Report finds students of color enjoy Bowdoin
Eighty-four percent of students of color at Bowdoin say they are satisfied or very satisfied with their experience here.
This and other findings were reported in the 2003 Survey of Students of Color, which was conducted by the Consortium on High Achievement and Success (CHAS). The organization brings together more than 35 liberal arts colleges in the U.S. "The idea is to compare notes about programs and services that have helped students of color on various campuses succeed academically," Dean of Student Affairs Craig Bradley said. "It's about being at the table, trying to come up with some collective wisdom."
CHAS presented a report to all participating institutions in June. Bowdoin received an individualized report contrasting it with its comparision group, which contained colleges like Bates, Colby, Holy Cross, Franklin & Marshall, Smith, Trinity, and Vassar.
The survey was the College's first attempt to quantify the level of satisfaction felt by students of color. Bowdoin scored higher than its comparison group in almost every category. The report addressed aspects of college life like the sense of community on campus (57 percent satisfied or very satisfied), the climate for minority students (39 percent), the quality of courses (94 percent), and admistration responsiveness to student concerns (57 percent).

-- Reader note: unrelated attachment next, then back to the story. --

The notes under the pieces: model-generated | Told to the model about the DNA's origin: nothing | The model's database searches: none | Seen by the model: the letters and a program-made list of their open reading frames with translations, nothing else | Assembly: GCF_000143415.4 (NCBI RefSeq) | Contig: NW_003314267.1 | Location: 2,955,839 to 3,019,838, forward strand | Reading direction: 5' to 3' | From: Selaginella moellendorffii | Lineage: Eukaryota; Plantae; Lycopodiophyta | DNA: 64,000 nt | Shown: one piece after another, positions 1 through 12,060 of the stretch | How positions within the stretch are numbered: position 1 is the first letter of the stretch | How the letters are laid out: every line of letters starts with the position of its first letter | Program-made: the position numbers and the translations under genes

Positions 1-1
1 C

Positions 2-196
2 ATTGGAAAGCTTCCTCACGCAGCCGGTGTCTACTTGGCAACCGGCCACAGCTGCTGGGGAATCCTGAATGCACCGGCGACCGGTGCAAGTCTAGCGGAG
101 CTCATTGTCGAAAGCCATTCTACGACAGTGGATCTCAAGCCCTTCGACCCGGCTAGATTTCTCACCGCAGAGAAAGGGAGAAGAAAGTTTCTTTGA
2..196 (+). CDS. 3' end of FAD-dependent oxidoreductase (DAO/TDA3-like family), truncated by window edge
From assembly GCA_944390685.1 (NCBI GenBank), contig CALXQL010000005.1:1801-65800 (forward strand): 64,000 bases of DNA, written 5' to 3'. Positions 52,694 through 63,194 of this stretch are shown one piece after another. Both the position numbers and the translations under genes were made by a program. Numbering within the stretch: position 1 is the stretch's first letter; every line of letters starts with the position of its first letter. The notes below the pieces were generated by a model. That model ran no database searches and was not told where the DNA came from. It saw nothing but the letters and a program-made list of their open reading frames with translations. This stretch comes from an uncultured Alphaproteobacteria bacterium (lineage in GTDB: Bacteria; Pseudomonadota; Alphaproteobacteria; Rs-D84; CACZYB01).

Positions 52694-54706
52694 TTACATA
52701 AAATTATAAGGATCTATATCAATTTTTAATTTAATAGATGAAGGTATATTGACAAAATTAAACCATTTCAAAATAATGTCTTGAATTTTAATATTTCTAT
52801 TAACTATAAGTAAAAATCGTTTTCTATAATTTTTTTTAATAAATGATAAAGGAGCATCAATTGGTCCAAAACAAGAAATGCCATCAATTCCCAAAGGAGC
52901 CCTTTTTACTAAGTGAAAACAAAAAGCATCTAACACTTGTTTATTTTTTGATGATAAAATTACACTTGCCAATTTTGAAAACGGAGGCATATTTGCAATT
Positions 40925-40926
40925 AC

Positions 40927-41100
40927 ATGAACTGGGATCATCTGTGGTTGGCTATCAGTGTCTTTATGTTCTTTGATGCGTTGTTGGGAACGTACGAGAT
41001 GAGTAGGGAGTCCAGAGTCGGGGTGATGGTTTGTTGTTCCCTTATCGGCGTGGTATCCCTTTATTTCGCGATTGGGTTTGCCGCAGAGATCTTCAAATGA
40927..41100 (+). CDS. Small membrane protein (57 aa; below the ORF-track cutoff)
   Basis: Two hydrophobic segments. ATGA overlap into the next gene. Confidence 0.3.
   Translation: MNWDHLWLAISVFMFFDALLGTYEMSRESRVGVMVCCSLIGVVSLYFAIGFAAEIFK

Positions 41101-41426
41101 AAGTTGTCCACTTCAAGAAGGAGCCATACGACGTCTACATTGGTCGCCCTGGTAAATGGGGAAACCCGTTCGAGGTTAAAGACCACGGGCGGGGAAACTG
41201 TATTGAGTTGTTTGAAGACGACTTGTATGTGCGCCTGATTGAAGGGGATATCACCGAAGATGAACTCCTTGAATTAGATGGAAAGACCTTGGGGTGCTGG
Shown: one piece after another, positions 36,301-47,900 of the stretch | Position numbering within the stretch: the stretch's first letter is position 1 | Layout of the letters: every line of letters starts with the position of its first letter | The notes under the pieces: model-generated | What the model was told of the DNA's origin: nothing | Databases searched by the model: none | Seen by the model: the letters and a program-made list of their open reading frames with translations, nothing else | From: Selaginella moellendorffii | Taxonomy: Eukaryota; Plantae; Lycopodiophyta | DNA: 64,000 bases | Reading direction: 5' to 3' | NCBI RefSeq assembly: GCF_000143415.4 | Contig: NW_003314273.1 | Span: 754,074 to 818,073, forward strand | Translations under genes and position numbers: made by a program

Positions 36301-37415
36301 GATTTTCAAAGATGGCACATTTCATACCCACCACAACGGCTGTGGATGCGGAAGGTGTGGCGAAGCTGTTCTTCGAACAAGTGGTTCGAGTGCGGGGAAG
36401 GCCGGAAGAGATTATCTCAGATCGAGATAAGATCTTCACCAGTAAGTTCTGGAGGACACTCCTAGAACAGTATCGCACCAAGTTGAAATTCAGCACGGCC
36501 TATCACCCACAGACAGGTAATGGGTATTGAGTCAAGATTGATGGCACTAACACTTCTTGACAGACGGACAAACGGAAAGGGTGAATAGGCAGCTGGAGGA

"The report squared with my own impressions," Bradley said. "I think Bowdoin is a pretty healthy environment, and that's reflected in there."
While Bradley said that the positive results were "very rewarding," he said that there is plenty of room for progress. "There's a sense that we're not going to be satisfied yet," he said.
Dean of First-Year Students Margaret Hazlett concurred. "We're generally doing very well, yet there is room for improvement," she said.
When asked about their concepts of diversity, students and administrators mentioned several relevant aspects of Bowdoin life.
Junior Bryant Rich cited Bowdoin's counseling center. "It seems that the center makes a concerted effort [for] people having difficulty with 'diversity issues,'" he said. "Let's face it, Bowdoin's culture might as well be that of a foreign country to many minority students."
Bradley indicated that diversity amongst the proctor staff is lending momentum to dialogue. "From what we're hearing in the first year residence halls, there is discussion going on," he said.
Ninety-six percent of the Bowdoin students surveyed said they had shared a dorm room or apartment with someone whose racial or ethnic background was different from their own. Yet that high percentage may not provide an accurate depiction of Bowdoin
"People here tend to be unwilling to reach beyond their comfort zone, which I think is rather isolating not to mention mundane," Rich said. "This is not to say that there is something wrong with having a core group of friends with whom you are most familiar. I feel as though I would like to see a bit more social variety and a less rigid social structure."